I love you, LORD, my strength. — Psalm 18:1
In Hebrew, the word for love is ahava, which comes from the root word, hav, “to give.” In Judaism, to love is to give. Giving to others forms the connection that enables us to love one another. Join us this month, as we offer a devotional series exploring the Jewish perspective on love.
One of the most familiar optical illusions is the reversible image where a person sees either two dark silhouettes facing each other or a white candlestick in the center. What a person sees depends on what the viewer decides is the figure and what constitutes the background.
Life is like that as well. Two people can look at the same situation and see totally different scenarios. For one person, the situation looks dark and foreboding. But for another person, the scenery is tranquil and abounding in the light of God’s love.
According to Jewish tradition, King David wrote Psalm 18 toward the end of his life. He looked back on a lifetime of hardships. Remember, he spent most of his early days hiding from King Saul who was out to kill him; the remainder of his career was spent fighting battles that were not in his favor. Yet, when David looked back at his tumultuous life, he said, “I love you, LORD, my strength.”
When David looked back on his life, all he saw was love.
Friends, there are always two ways to look at the challenges in our lives. We can see insurmountable mountains and retreat into a place of worry and despair. Or, we can look to God’s love and lift ourselves into a place of hope, strength, faith, and salvation.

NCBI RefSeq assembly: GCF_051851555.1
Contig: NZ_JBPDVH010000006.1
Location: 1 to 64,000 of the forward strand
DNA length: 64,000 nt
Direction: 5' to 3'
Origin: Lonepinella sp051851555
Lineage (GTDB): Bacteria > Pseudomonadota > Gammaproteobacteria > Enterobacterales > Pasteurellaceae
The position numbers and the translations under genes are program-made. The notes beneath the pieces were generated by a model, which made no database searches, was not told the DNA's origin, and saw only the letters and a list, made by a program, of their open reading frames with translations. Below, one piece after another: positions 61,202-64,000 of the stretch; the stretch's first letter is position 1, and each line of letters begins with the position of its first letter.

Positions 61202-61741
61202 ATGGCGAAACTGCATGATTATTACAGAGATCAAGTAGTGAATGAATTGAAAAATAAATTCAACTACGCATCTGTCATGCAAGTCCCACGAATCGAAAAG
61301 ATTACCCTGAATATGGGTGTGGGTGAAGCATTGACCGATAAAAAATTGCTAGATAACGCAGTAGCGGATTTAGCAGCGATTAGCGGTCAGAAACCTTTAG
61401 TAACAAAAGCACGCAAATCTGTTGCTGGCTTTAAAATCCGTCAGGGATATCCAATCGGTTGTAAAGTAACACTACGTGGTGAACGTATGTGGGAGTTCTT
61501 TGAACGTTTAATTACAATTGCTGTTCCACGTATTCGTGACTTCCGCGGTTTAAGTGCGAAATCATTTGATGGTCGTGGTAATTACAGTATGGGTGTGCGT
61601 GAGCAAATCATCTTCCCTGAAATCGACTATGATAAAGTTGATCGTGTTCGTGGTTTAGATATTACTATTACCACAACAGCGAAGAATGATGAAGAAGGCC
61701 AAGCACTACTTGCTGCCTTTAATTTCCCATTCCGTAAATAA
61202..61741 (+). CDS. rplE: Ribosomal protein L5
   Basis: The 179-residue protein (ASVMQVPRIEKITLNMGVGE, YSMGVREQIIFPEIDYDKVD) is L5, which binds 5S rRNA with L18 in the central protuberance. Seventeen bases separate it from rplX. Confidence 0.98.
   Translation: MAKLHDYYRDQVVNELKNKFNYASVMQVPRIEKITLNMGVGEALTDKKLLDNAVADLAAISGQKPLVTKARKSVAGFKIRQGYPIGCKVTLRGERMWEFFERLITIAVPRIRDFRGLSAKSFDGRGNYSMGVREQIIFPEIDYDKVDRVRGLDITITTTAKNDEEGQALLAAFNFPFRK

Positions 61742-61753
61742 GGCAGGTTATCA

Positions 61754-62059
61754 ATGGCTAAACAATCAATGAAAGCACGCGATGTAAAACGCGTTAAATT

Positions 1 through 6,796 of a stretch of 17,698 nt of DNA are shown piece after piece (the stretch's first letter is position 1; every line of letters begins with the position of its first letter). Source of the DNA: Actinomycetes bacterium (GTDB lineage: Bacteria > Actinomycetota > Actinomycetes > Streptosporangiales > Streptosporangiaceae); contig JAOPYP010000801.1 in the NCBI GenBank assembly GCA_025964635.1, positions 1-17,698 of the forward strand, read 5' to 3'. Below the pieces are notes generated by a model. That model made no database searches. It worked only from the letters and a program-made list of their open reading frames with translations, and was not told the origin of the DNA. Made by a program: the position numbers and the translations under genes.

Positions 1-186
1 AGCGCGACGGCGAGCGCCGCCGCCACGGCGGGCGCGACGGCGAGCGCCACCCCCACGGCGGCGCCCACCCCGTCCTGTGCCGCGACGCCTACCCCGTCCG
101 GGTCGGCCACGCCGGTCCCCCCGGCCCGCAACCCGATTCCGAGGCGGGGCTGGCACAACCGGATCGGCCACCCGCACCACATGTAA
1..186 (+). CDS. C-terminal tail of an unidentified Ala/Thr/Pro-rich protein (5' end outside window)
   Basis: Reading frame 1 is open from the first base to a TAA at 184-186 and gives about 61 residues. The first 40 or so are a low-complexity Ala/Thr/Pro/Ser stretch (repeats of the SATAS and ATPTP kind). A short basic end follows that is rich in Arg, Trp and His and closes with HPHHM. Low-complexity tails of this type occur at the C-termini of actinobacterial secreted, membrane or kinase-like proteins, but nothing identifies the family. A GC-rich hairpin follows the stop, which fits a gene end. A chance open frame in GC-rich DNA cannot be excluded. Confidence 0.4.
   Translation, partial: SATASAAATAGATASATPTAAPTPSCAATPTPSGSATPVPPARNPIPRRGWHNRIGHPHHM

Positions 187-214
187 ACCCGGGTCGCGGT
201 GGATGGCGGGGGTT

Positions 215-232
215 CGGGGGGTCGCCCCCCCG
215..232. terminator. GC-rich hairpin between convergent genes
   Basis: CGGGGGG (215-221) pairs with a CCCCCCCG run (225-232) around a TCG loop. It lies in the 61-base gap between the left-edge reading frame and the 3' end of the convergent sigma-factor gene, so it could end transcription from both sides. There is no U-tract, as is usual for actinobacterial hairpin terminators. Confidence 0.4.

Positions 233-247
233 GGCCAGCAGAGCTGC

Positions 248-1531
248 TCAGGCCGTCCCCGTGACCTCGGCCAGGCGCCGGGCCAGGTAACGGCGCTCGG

King David so beautifully described God’s salvation from impossible scenarios throughout this psalm. In verse 16, he wrote: “He reached down from on high and took hold of me; he drew me out of deep waters.” Later in verse 28, he wrote: “You, LORD, keep my lamp burning; my God turns my darkness into light.” And in verse 29: “. . . With my God I can scale a wall.”
Other people might have thought that they were drowning; David saw God pull him to safety with His loving hands. Some people might have seen only darkness; David saw God turn his darkness into light. Sometimes we see walls and wonder if our path is blocked. But with God as his strength, David saw how he could climb over every wall that stood in his way.
David saw God’s love in every challenge, and that is why he was able to look back on a lifetime of difficulties and say with all confidence, “I love you, LORD, my strength.” God had shown him His amazing love, so how could David not love Him, too?
In every situation in our own lives, we, too, can choose to see our worries or God’s love for us. We can see two faces opposed to each other, or we can see the glowing lamp within. Choose today to see light in every situation, and you will feel God’s everlasting love, too.
Download our complimentary Bible study, “The Life of Ruth,” to learn more about this courageous young foreigner, whose love and devotion to the God of Israel led to unexpected blessings.
Hebrew Word of the Day
February 10, 2019
Basic Vocabulary Colors
Orange — Katom
YAEL'S HOLY LAND REFLECTIONS
Monthly Teaching Resource
Please be patient with us! You may experience a short delay before the audio begins.